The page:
• 18 - Industrialisation and the city economy
    pp 551-592
  • View abstract

    Summary

    This chapter reviews the impact of industrialisation on the modern city economy, and on the city itself, to an extent. Next, it highlights the ways in which the industrial city operated to promote and retain business. The chapter then discusses whether this role was maintained or undermined during the course of the twentieth century. Towns and cities were the information superhighways of the nineteenth century. The linkages between industrialisation, the growth of employment opportunities and the fortunes of British towns and cities are both obvious but yet difficult to disentangle, given the considerable variation in the trajectories and resulting profiles of urban-industrial development. Diversification can be regarded as a consequence either of an organic process of growth which derived from the demands placed on the economy by the growth of urban populations or of the increasingly complex and specialist needs of dominant sector industries.
  • 19 - The urban labour market
    pp 593-628
  • View abstract

    Summary

    Towns are often presented as market centres, but mainly as places for the buying and selling of goods, or for financial transactions. This chapter examines several of the most important sectors of the labour market, following the paths taken by individuals over their lives. It then explores the development of each of these sectors, developing an account of the changing nature of life-paths and career structures, and their implications for the developing urban system. The chapter discusses casual trades, skilled artisans, factory workers, miners, domestic service and white-collar work. Finally, it scrutinizes the interactions between the labour market processes and the form of the urban system, concentrating on spatial divisions of labour and the ways in which economic fluctuations altered the relationships between different sectors of the labour market and transformed the geography of towns and cities.
  • 20 - Urban fertility and mortality patterns
    pp 629-672
  • View abstract

    Summary

    During the decades of the 1870s and 1880s, urban mortality, fertility and nuptiality patterns all appear to have almost simultaneously begun to enter a new era. The demographic history of urban Britain during the period 1840-1950 is particularly dominated by the dramatic changes in mortality and fertility occurring during the central decades of that period. However, attempts to verify empirically a direct relationship between mortality and fertility change in this period in Britain including careful efforts to distinguish infant from child and other forms of mortality, have only resulted in negative or contradictory statistical findings. This chapter offers separate treatments of the history of changing urban mortality and fertility, reflecting the two distinct bodies of historiography. Two principal features dominate urban mortality patterns in the period 1840 to 1950, initially high death rates, and a gradual shift in the main causes of death from infectious to chronic and degenerative diseases.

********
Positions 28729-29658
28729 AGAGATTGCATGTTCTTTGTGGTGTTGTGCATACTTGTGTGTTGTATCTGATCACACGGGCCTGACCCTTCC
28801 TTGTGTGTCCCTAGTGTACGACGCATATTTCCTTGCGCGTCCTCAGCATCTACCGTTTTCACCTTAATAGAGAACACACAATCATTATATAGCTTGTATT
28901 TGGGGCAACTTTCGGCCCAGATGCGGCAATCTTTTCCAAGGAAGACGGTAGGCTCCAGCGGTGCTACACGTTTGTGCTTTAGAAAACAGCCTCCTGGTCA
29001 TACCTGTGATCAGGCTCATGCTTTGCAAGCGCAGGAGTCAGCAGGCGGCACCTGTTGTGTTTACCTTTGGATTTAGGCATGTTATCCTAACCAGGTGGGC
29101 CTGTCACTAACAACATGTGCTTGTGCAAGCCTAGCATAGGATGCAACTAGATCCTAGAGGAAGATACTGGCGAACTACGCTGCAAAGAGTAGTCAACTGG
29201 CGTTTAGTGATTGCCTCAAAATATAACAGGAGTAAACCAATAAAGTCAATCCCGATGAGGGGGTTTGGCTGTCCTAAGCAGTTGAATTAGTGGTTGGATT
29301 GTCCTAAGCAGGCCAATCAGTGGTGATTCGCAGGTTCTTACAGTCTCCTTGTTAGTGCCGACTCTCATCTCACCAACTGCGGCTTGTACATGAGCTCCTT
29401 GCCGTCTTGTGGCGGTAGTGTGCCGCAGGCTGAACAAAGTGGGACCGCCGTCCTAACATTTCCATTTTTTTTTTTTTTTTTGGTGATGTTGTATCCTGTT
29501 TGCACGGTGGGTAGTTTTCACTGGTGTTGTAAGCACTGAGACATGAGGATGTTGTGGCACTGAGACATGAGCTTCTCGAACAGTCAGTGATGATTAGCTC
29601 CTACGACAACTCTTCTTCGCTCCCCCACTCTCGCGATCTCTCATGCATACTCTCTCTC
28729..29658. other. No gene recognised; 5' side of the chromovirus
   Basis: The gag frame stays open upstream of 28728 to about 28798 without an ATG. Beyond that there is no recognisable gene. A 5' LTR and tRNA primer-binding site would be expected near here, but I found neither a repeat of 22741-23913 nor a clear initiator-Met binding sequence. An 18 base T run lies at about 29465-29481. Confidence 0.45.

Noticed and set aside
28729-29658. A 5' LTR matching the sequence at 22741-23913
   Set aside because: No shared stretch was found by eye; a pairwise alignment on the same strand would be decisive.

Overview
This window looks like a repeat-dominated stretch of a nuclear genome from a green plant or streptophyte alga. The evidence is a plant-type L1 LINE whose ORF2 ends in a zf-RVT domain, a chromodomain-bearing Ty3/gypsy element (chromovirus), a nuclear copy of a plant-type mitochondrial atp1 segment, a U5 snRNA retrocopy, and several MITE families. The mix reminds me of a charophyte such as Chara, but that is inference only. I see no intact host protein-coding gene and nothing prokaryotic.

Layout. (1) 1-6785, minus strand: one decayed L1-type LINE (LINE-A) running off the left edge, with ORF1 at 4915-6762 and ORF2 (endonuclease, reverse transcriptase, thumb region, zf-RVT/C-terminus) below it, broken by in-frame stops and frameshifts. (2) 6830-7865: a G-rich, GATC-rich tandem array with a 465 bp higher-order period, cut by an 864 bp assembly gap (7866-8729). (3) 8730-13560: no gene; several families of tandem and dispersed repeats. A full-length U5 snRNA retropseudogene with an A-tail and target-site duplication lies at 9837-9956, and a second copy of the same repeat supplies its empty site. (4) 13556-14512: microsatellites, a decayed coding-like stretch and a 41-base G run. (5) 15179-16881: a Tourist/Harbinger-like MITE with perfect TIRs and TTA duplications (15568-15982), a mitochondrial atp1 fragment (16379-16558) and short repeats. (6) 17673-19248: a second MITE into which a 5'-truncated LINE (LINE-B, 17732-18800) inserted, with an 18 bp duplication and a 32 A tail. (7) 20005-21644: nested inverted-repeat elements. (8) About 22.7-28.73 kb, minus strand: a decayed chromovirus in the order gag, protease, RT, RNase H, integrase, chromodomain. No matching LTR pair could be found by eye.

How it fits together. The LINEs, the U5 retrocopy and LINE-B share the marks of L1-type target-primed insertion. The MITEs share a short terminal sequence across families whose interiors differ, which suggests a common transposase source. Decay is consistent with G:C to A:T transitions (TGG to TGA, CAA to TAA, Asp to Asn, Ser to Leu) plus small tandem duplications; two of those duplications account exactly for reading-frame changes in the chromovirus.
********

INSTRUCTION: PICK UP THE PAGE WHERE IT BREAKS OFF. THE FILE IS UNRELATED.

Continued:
• 21 - The middle class
    pp 673-714
  • View abstract

    Summary

    In recent years historians have begun to put flesh on the bones of the modern British middle class. This chapter deals with the issues of social structure, roles played by middle-class individuals and groups in the broader economic, social and political life of urban Britain. It examines the relative size, the occupational structure and the internal stratification of the urban middle class, paying particular attention to variations between the urban provinces and the urban South- East. Public involvements by the urban middle class had significant consequences both for the middle class itself and for urban society more generally. Middle-class interventions in public affairs varied not only over time but also among different types of urban settlement. In the economic sphere, while the rising numbers of middle-class rentiers were detached, top industrialists and merchants were especially influential in bodies such as Chambers of Commerce and employers organisations.